Posts Tagged ‘Australia’

Campus speech roundup

  • At UCLA as elsewhere, pledges and obligatory statements about diversity threaten academic freedom [Robert Shibley, Minding the Campus, Paul Caron/TaxProf, Christian Schneider, New York Post, earlier]
  • 2019, 1673, whatever: By calling ourselves “inclusive,” Cambridge explains, we mean “there is no place here for” those who fail to accept key tenets of faith and morals [Robby Soave] He “had just chosen to move from Australia, the country where he earned his degrees and spent most of his career, to China. Why? Because, as a researcher, he has more freedom in China.” [Peggy Sastre, Quillette] Heresy hunts in American academia aren’t exactly new, consider what happened fifty years ago to once-lauded “culture of poverty” anthropologist Oscar Lewis [Bryan Caplan]
  • Remarkable glossary of terms “intended to structure and referee conversations on campus” circulates at Amherst College, whose Office of Diversity and Inclusion has a staff of 20, more than one for every hundred of the institution’s 1800 students [Rand Richards Cooper, Commonweal via Christina Sommers] University of Michigan has at least 82 full-time diversity officers at payroll cost of $10.6 million, a sum would cover full in-state tuition for 708 students [Mark Perry on Twitter] At the University of Texas, diversity-related staffers cost $9.5 million annually [Derek Draplin, College Fix]
  • Some conservatives do their bit to undermine academic freedom when they try to get professors fired for bad speech unrelated to teaching and scholarship [David French, Robby Soave]
  • Law schools debate whether to be even more ideological, although the product of the academy is supposed to be knowledge rather than activism [John McGinnis responding to Samuel Moyn] Outcry after Emory Law School suspends professor who had uttered racial slur in context of critically describing others as using the slur [Paul Caron/TaxProf, more]
  • Rhode Island student drummed out of state college for not advancing “value of social and economic justice” can take his case to a jury, rules state’s high court; Cato Institute had filed amicus brief on his behalf [Ilya Shapiro and Patrick Moran]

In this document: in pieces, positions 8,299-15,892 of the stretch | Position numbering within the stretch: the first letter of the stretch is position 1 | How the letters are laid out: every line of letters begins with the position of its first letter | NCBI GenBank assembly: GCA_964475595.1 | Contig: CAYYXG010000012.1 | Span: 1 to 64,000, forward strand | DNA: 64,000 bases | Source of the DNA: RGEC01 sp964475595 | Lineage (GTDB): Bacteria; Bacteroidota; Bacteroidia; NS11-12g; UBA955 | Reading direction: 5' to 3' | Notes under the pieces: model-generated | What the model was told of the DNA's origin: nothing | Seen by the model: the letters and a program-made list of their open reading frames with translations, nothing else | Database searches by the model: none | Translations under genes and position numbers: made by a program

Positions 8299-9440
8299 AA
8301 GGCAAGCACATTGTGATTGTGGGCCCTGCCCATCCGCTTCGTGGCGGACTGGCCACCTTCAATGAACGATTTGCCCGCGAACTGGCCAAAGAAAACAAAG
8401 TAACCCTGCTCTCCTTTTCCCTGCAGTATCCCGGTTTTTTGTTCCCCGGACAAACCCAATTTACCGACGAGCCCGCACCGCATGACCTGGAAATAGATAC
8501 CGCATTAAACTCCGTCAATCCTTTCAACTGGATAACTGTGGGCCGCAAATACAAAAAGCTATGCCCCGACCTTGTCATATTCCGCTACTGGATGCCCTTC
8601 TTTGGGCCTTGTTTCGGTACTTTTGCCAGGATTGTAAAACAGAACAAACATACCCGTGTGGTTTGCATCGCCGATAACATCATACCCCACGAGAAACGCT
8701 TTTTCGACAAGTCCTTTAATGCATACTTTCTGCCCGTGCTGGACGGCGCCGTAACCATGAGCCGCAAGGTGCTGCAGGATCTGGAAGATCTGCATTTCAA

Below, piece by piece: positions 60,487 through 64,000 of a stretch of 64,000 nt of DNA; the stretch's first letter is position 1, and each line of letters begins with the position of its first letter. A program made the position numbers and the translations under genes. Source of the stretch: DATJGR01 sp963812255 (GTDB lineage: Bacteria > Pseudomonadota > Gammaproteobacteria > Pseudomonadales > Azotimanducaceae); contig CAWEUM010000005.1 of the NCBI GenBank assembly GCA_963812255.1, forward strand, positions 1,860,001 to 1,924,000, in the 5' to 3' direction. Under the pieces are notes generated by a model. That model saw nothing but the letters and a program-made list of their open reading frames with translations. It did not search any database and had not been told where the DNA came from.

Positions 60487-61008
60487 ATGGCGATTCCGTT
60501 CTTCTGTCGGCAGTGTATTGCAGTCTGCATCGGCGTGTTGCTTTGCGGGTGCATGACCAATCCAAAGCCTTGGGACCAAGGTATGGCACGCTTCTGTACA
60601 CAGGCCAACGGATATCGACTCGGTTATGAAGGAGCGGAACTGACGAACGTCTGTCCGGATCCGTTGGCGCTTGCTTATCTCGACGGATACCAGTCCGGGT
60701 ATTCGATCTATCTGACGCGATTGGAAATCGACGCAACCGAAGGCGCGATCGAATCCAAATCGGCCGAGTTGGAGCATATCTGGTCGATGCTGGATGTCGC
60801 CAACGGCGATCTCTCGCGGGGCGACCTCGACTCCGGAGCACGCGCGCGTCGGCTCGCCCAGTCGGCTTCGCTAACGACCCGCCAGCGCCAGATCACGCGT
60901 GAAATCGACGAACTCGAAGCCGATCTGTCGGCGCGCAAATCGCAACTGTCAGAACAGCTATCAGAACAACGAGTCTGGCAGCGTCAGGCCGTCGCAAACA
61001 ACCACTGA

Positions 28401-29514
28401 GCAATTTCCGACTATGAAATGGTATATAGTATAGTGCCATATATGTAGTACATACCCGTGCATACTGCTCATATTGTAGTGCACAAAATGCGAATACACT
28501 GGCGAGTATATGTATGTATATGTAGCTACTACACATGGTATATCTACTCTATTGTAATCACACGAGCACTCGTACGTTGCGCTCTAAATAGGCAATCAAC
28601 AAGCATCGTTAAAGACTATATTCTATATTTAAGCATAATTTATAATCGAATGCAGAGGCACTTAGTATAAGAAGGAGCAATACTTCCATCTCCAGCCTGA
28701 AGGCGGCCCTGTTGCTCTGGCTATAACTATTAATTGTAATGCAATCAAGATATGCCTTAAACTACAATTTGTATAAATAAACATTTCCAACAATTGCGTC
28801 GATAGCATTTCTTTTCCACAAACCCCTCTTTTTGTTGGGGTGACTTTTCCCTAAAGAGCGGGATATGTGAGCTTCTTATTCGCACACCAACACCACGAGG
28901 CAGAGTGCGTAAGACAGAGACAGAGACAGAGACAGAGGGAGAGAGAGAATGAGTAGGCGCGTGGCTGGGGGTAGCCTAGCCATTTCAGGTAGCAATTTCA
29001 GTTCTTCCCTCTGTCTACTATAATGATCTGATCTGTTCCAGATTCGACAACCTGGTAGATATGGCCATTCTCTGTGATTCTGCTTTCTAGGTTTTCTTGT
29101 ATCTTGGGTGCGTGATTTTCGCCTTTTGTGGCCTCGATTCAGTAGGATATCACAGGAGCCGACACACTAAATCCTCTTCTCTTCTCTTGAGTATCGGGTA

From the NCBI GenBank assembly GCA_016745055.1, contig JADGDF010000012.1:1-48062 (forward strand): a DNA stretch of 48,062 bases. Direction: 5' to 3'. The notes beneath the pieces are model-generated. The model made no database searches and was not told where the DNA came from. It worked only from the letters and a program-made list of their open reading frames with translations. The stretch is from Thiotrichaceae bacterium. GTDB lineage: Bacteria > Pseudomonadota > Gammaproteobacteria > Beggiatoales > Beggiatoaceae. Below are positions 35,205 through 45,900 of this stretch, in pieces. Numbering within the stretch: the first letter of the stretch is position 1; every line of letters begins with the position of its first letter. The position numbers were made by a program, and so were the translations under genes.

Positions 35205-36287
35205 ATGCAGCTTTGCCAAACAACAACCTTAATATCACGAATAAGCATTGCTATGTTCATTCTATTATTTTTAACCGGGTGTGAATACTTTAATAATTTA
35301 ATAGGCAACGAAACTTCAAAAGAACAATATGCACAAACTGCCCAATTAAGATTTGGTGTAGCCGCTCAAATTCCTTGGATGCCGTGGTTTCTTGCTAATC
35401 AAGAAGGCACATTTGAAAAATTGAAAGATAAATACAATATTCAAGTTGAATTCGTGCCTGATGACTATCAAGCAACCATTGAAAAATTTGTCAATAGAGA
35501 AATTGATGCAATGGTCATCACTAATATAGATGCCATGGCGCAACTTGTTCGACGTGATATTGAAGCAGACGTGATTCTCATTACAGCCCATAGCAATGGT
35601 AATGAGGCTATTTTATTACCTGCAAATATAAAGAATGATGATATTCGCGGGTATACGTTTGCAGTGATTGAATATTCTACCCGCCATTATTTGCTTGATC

January 2 roundup

  • Extended look at problems of the adult guardianship program in New York [John Leland, New York Times, earlier]
  • “‘Professional Speech’: a Distinction without a Difference” after the NIFLA case [Cato podcast with Caleb Brown and Robert McNamara of Institute for Justice]
  • New York enacts law imposing stiff new tax on opioid makers and wholesalers while forbidding them to recoup it by raising prices for buyers in other states. That won’t fly under the Dormant Commerce Clause, rules federal judge [Nate Raymond, Reuters/Insurance Journal]
  • Should courts uphold laws grounded in part on hostility to a religious group, though rationalized on some other basis? Both right and left have trouble staying consistent [Ilya Somin]
  • “Oxford University Gets Opposition To Its Attempt To Trademark ‘Oxford’ For All The Things” [Timothy Geigner, TechDirt]
  • Australian corrections officials keep bringing the wrong Peter Brown to court as murder defendant [Lowering the Bar]

Banking and finance roundup

Banking and finance roundup

Free speech roundup

  • You don’t have to think porn’s OK, or that speech never does harm, to see that Ross Douthat’s censorship ideas will fall flat on their face [Rick Garnett/Prawfs, Taylor Millard/Hot Air quoting me, Elizabeth Nolan Brown, Tyler Cowen]